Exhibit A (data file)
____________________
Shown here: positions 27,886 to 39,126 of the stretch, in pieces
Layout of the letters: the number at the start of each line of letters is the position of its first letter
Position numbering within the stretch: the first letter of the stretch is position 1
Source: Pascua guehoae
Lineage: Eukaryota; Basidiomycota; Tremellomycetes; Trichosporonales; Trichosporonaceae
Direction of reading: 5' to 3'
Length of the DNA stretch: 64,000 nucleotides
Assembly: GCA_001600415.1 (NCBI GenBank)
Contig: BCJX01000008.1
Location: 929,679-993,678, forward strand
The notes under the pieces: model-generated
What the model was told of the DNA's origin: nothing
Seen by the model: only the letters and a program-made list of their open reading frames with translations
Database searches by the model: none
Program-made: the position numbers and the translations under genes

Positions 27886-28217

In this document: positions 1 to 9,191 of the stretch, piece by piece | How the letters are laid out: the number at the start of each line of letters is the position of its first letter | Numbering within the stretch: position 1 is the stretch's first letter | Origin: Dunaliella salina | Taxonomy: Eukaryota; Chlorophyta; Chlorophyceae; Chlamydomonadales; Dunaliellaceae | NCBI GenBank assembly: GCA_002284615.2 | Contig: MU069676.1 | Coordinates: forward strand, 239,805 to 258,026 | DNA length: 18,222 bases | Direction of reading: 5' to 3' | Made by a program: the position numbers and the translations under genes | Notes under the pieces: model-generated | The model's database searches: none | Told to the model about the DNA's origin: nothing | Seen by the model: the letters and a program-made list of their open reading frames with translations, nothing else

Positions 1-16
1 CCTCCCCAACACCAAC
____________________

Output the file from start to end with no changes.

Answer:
Shown here: positions 27,886 to 39,126 of the stretch, in pieces
Layout of the letters: the number at the start of each line of letters is the position of its first letter
Position numbering within the stretch: the first letter of the stretch is position 1
Source: Pascua guehoae
Lineage: Eukaryota; Basidiomycota; Tremellomycetes; Trichosporonales; Trichosporonaceae
Direction of reading: 5' to 3'
Length of the DNA stretch: 64,000 nucleotides
Assembly: GCA_001600415.1 (NCBI GenBank)
Contig: BCJX01000008.1
Location: 929,679-993,678, forward strand
The notes under the pieces: model-generated
What the model was told of the DNA's origin: nothing
Seen by the model: only the letters and a program-made list of their open reading frames with translations
Database searches by the model: none
Program-made: the position numbers and the translations under genes

Positions 27886-28217

In this document: positions 1 to 9,191 of the stretch, piece by piece | How the letters are laid out: the number at the start of each line of letters is the position of its first letter | Numbering within the stretch: position 1 is the stretch's first letter | Origin: Dunaliella salina | Taxonomy: Eukaryota; Chlorophyta; Chlorophyceae; Chlamydomonadales; Dunaliellaceae | NCBI GenBank assembly: GCA_002284615.2 | Contig: MU069676.1 | Coordinates: forward strand, 239,805 to 258,026 | DNA length: 18,222 bases | Direction of reading: 5' to 3' | Made by a program: the position numbers and the translations under genes | Notes under the pieces: model-generated | The model's database searches: none | Told to the model about the DNA's origin: nothing | Seen by the model: the letters and a program-made list of their open reading frames with translations, nothing else

Positions 1-16
1 CCTCCCCAACACCAAC